According to the General Comment 12 of the Committee on Economic, Social and Cultural Rights, the right to food requires States to pro-actively engage in activities intended to strengthen people’s access to and utilization of resources [includes seeds] and means to ensure their livelihoods including not taking any measures that result in preventing such access.v Therefore, intellectual property regimes and seed policies must be compatible with and conducive to the realization of the right to
The former Special Rapporteur on the Right to Food in its 2009 report to the General Assembly highlights that “States – particularly developing countries where the function of traditional, farmers’ seed systems is even more important both for the prevention of genetic erosion and for the livelihoods of farming communities – should design sui generis forms of protection of plant varieties which allow these systems to flourish, even if this means adopting non-UPOV compliant legislations”. He
concludes: “No State should be forced to establish a regime for the protection of intellectual property rights which goes beyond the minimum requirements of the TRIPS Agreement: free trade agreements obliging countries to join the 1991 UPOV Convention or to adopt UPOV-compliant legislation, therefore, are questionable.”vi
A major concern with the UPOV system is that facilitates bio-piracy of genetic resources. It does not recognize the principles of the CBD that access to local genetic resources should be subject to prior informed consent (PIC) and fair and equitable benefit sharing (BS). Instead it allows PVP protection for varieties developed by misappropriating local genetic resources. Hence, UPOV conflicts with CBD and efforts in the international fora such as the WTO and WIPO, whereby Philippines and other developing countries have advocated for the right to require applicants to disclose origin, proof of PIC
and benefit sharing as a condition for receiving intellectual property (IP) protection.
In short, UPOV system offers an extremely rigid and inappropriate legal framework for developing countries. It was developed in the 60s’ for seed production modalities prevailing in developed countries especially in Europe. Philippines and other developing countries never participated in UPOV negotiations. Hence, unsurprisingly multiple independent experts recommend that developing countries should not join UPOV.vii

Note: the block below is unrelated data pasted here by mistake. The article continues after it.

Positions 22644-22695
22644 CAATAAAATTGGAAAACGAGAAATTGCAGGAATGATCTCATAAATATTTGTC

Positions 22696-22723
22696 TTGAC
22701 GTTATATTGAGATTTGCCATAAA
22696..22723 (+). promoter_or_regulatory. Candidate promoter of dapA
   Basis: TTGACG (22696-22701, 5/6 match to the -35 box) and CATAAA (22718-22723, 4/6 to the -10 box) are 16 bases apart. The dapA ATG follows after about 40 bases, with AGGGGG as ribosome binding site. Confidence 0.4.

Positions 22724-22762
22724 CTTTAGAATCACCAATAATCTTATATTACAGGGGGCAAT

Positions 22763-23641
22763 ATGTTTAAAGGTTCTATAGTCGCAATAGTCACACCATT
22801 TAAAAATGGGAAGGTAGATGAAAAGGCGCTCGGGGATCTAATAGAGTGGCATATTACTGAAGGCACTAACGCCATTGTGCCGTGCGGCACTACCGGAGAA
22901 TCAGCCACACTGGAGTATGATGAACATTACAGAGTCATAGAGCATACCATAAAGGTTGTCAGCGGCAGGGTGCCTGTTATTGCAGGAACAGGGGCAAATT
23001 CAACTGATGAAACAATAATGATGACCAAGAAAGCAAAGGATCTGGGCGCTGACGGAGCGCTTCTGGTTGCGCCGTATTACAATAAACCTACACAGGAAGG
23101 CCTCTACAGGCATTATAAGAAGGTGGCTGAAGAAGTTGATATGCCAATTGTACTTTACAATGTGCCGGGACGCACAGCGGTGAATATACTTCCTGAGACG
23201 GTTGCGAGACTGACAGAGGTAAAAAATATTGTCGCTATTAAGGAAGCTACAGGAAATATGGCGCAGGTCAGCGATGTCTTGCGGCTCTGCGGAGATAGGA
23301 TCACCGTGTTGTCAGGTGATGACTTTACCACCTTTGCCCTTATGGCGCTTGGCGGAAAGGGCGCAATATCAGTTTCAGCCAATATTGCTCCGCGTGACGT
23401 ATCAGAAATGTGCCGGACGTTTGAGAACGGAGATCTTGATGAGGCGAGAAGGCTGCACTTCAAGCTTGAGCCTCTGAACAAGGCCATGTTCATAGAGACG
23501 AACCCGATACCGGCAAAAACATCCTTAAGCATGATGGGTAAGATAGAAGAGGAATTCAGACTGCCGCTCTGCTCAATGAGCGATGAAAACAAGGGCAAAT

Among the 16 RCEP countries, only five countries (Australia, Japan, Republic of Korea, Singapore and Vietnam) are parties to UPOV 1991. China and New Zealand are members of the UPOV but have not signed on to the 1991 Act of UPOV, while the remaining 9 countries (Brunei, Cambodia, India, Indonesia, Laos, Malaysia, Myanmar, the Philippines, and Thailand) are not even members of UPOV. We are extremely concerned that countries that are not a party to UPOV are being made to ratify or accede to UPOV 1991 and/or comply with UPOV 1991 standards and alarmingly will be asked to amend their national PVP laws and to delete provisions that safeguard farmers’ rights and public interests. In the case of the Philippines for example, the Department of Agriculture sought from
UPOV Council an examination of conformity to UPOV 1991 of the country’s Plant Variety Protection Act of 2002. The Council was then asked to “advise the Government of the Philippines that the Law incorporates the majority of the provisions of the 1991 Act, but still needs some clarifications and amendments, in order to fully conform with the 1991 Act”. Provisions in the national law on local registries by communities and the creation of National Gene Trust Fund as well as the right of small farmers to save, use, exchange, share or sell their farm produce of a variety protected under the 2002 Act, which were vigorously pushed by civil society will be threatened by the move towards full compliance.
The Philippine experience and those of other countries that are being made to amend their national laws, show the tremendous influence international standard setting conventions like UPOV have on domestic policies, with far reaching implications on how a country can pursue development of its agriculture sector and secure the livelihoods of its farmers and food producers.
We should not allow international trade agreements like RCEP dictate and set the standards for plant variety protection especially in the context of current push for revisions of the Seed Industry Act that will further entrench private control on seeds, as part of the move towards standardisation of seed laws in the region.
Our PVP law can be fixed in the future to remove its UPOV91-type provisions, but it can’t be fixed if our country is forced to comply with or join UPOV91 because of RCEP.